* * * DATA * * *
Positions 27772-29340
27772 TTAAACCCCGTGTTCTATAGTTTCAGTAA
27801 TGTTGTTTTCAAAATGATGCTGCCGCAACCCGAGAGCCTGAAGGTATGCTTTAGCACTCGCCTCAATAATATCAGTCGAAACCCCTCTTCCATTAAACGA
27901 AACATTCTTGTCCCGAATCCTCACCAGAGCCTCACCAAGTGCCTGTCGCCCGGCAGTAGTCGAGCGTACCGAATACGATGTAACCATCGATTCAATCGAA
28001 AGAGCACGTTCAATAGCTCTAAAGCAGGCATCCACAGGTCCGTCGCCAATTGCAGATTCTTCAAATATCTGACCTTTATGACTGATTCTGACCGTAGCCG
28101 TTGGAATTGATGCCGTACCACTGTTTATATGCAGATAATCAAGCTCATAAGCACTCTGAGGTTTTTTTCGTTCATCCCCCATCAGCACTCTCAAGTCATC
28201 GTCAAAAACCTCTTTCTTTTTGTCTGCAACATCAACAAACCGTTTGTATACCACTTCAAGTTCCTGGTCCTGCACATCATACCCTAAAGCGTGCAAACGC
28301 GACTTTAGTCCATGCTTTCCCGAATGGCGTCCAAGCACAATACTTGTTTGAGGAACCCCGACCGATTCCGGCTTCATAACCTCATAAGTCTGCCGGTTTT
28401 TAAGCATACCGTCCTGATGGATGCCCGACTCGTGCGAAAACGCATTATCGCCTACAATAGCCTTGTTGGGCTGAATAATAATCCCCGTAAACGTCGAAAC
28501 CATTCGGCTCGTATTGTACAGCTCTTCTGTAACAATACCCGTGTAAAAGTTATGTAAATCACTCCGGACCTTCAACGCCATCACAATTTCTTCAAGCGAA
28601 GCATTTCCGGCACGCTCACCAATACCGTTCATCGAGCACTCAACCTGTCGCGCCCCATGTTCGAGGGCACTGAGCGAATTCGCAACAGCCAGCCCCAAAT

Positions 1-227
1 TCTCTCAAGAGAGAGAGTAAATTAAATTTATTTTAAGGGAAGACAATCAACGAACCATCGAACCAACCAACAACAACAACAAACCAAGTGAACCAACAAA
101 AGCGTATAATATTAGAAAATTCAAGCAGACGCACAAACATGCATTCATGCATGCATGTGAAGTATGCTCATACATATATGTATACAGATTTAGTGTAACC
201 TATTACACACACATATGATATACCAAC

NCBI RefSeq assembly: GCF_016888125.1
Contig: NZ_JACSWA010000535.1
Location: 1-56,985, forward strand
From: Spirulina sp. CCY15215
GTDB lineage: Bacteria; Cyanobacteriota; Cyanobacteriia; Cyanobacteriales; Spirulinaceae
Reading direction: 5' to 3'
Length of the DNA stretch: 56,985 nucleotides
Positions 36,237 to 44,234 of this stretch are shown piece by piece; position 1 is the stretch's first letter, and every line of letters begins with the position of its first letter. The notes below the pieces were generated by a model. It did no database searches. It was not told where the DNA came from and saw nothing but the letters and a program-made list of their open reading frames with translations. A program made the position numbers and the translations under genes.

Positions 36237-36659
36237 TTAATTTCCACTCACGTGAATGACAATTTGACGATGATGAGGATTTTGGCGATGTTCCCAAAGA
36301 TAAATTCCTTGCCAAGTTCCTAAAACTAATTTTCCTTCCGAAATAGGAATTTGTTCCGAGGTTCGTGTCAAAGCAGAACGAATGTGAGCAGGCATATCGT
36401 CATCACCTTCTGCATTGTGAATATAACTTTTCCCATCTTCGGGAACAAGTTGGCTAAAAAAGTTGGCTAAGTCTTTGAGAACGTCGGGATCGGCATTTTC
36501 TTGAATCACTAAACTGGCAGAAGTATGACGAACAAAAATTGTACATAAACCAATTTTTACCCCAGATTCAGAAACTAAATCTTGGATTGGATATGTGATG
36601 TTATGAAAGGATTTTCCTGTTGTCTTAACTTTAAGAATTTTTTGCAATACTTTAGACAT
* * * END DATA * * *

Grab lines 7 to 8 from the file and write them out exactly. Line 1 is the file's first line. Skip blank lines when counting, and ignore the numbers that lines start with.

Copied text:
28201 GTCAAAAACCTCTTTCTTTTTGTCTGCAACATCAACAAACCGTTTGTATACCACTTCAAGTTCCTGGTCCTGCACATCATACCCTAAAGCGTGCAAACGC
28301 GACTTTAGTCCATGCTTTCCCGAATGGCGTCCAAGCACAATACTTGTTTGAGGAACCCCGACCGATTCCGGCTTCATAACCTCATAAGTCTGCCGGTTTT